The Strange Way They are Shaped Within

“In old traditions those who acted as elders were considered to have one foot in daily life and the other foot in the otherworld. Elders acted as a bridge between the visible world and the unseen realms of spirit and soul. A person in touch with the otherworld stands out because something normally invisible can be seen through them. The old word for having a foot in each world is weird. The original sense of weird involved both fate and destiny. Becoming weird enough to be wise requires that a person learn to accommodate the strange way they are shaped within and aimed at the world.

An old idea suggests that those seeking for an elder should look for someone weird enough to be wise. For just as there can be no general wisdom, there are no “normal” elders. Normal bespeaks the “norms” that society uses to regulate people, whereas an awakened destiny always involves connections to the weird and the warp of life. In Norse mythology, as in Shakespeare, the Fates appear as the Weird Sisters who hold time and the timeless together.

Those who would become truly wise must become weird enough to be in touch with timeless things and abnormal enough to follow the guidance of the unseen. Elders are supposed to be weird, not simply “weirdos,” but strange and unusual in meaningful ways. Elders are supposed to be more in touch with the otherworld, but not out of touch with the struggles in this world. Elders have one foot firmly in the ground of survival and another in the realm of great imagination. This double-minded stance serves to help the living community and even helps the species survive.”

— Michael Meade, Fate and Destiny: The Two Agreements of the Soul

Underneath

“The human psyche is a dirt floor covered with carpet remnants we call civilization, but beneath it are the ur-emotions and proto-instincts of a billion years of outdoor education gone a little fusty in the head from too much recirculated air. We have canid teeth and old circadian rhythms, deep and super-sensual intelligences, and a brain that, having spent 99% of its developmental time in the wild kingdom, doesn’t quite know what hit it.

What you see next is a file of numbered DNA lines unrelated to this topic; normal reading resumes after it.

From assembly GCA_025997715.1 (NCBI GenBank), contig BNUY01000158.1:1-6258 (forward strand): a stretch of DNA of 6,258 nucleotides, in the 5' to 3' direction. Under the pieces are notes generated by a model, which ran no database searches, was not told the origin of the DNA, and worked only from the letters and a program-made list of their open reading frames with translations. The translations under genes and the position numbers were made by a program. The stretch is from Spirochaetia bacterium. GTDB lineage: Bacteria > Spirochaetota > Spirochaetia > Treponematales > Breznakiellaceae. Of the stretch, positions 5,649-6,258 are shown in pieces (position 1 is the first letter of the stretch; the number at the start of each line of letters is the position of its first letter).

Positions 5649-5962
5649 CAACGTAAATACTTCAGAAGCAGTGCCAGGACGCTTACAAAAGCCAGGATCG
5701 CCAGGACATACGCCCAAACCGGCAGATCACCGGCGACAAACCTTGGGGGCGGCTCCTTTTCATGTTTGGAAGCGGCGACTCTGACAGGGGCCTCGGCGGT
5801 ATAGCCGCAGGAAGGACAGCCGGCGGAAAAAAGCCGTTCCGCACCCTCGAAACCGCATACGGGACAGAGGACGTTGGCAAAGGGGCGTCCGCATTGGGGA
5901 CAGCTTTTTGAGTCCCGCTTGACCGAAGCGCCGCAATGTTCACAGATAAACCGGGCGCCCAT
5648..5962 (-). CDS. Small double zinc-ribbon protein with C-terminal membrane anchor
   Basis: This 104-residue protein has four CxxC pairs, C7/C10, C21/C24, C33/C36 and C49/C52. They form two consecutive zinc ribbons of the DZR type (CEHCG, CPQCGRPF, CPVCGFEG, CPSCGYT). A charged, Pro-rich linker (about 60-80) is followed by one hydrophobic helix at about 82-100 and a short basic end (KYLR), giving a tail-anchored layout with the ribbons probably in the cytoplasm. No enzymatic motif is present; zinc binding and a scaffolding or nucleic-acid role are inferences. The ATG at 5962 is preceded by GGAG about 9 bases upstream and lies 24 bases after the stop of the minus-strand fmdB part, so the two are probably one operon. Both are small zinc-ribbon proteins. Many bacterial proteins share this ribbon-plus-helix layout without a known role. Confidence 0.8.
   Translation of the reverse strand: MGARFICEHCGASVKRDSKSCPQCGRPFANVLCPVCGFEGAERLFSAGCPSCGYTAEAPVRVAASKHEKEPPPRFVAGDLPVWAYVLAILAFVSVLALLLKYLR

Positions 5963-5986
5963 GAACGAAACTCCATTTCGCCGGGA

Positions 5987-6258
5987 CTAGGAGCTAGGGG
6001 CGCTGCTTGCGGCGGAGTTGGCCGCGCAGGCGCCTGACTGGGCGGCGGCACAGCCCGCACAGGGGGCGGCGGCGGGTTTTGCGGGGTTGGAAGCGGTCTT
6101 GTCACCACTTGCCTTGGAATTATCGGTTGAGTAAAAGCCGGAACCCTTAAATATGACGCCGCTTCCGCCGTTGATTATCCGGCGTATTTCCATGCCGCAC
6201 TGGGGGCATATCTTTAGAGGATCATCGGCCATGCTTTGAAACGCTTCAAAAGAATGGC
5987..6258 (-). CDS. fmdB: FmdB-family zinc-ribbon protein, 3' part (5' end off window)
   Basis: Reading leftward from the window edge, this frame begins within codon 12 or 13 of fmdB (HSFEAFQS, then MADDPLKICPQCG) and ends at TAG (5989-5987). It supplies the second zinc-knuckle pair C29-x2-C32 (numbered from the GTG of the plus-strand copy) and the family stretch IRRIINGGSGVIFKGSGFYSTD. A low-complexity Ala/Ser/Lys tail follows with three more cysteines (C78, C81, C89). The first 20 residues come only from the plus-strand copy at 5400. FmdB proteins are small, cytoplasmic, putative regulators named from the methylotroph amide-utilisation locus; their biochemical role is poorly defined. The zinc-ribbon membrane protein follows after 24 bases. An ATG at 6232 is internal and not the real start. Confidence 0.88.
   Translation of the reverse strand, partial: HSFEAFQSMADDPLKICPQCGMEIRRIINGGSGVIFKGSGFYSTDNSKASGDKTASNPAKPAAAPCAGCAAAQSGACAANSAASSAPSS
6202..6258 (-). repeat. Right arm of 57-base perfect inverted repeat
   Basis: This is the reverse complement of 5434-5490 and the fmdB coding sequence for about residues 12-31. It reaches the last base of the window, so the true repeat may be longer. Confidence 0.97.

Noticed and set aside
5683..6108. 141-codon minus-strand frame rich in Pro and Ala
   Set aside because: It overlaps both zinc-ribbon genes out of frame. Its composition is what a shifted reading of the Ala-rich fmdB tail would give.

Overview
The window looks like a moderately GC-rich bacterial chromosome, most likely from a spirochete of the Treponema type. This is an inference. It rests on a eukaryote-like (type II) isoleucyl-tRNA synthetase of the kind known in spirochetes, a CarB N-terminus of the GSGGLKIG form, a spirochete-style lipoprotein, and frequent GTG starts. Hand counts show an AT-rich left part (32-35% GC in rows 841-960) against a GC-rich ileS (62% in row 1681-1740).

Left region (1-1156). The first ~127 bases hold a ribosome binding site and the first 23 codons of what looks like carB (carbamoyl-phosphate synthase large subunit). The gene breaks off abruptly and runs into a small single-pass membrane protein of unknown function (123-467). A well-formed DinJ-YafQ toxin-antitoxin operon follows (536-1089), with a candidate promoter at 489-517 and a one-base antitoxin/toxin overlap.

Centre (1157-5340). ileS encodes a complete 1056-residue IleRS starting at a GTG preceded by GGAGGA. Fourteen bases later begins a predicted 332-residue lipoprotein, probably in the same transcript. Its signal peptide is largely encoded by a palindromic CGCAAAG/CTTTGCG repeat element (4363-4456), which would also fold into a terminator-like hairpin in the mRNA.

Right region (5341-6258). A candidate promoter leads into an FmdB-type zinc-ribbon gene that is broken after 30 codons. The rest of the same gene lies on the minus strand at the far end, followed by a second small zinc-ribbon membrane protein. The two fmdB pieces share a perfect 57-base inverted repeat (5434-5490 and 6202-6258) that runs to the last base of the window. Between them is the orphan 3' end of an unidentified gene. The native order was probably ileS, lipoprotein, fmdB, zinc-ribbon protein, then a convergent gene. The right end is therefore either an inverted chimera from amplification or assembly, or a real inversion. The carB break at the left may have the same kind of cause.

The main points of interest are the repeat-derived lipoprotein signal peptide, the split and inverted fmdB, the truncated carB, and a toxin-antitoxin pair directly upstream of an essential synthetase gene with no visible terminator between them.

But we also haven’t forgotten these bonds, and are drawn to reconnect with wildness, with our instinctive self and its intimacy with natural rhythms, native intelligences and untamed vitality.”

— Gregg Levoy, Vital Signs

The Return

by Geneen Marie Haugen

Some day, if you are lucky,
you’ll return from a thunderous journey
trailing snake scales, wing fragments
and the musk of Earth and moon.

Eyes will examine you for signs
of damage, or change
and you, too, will wonder
if your skin shows traces

of fur, or leaves,
if thrushes have built a nest
of your hair, if Andromeda
burns from your eyes.

Do not be surprised by prickly questions
from those who barely inhabit
their own fleeting lives, who barely taste
their own possibility, who barely dream.

If your hands are empty, treasureless,
if your toes have not grown claws,
if your obedient voice has not
become a wild cry, a howl,

you will reassure them. We warned you,
they might declare, there is nothing else,
no point, no meaning, no mystery at all,
just this frantic waiting to die.

And yet, they tremble, mute,
afraid you’ve returned without sweet
elixir for unspeakable thirst, without
a fluent dance or holy language

to teach them, without a compass
bearing to a forgotten border where
no one crosses without weeping
for the terrible beauty of galaxies

and granite and bone. They tremble,
hoping your lips hold a secret,
that the song your body now sings
will redeem them, yet they fear

your secret is dangerous, shattering,
and once it flies from your astonished
mouth, they–like you–must disintegrate
before unfolding tremulous wings.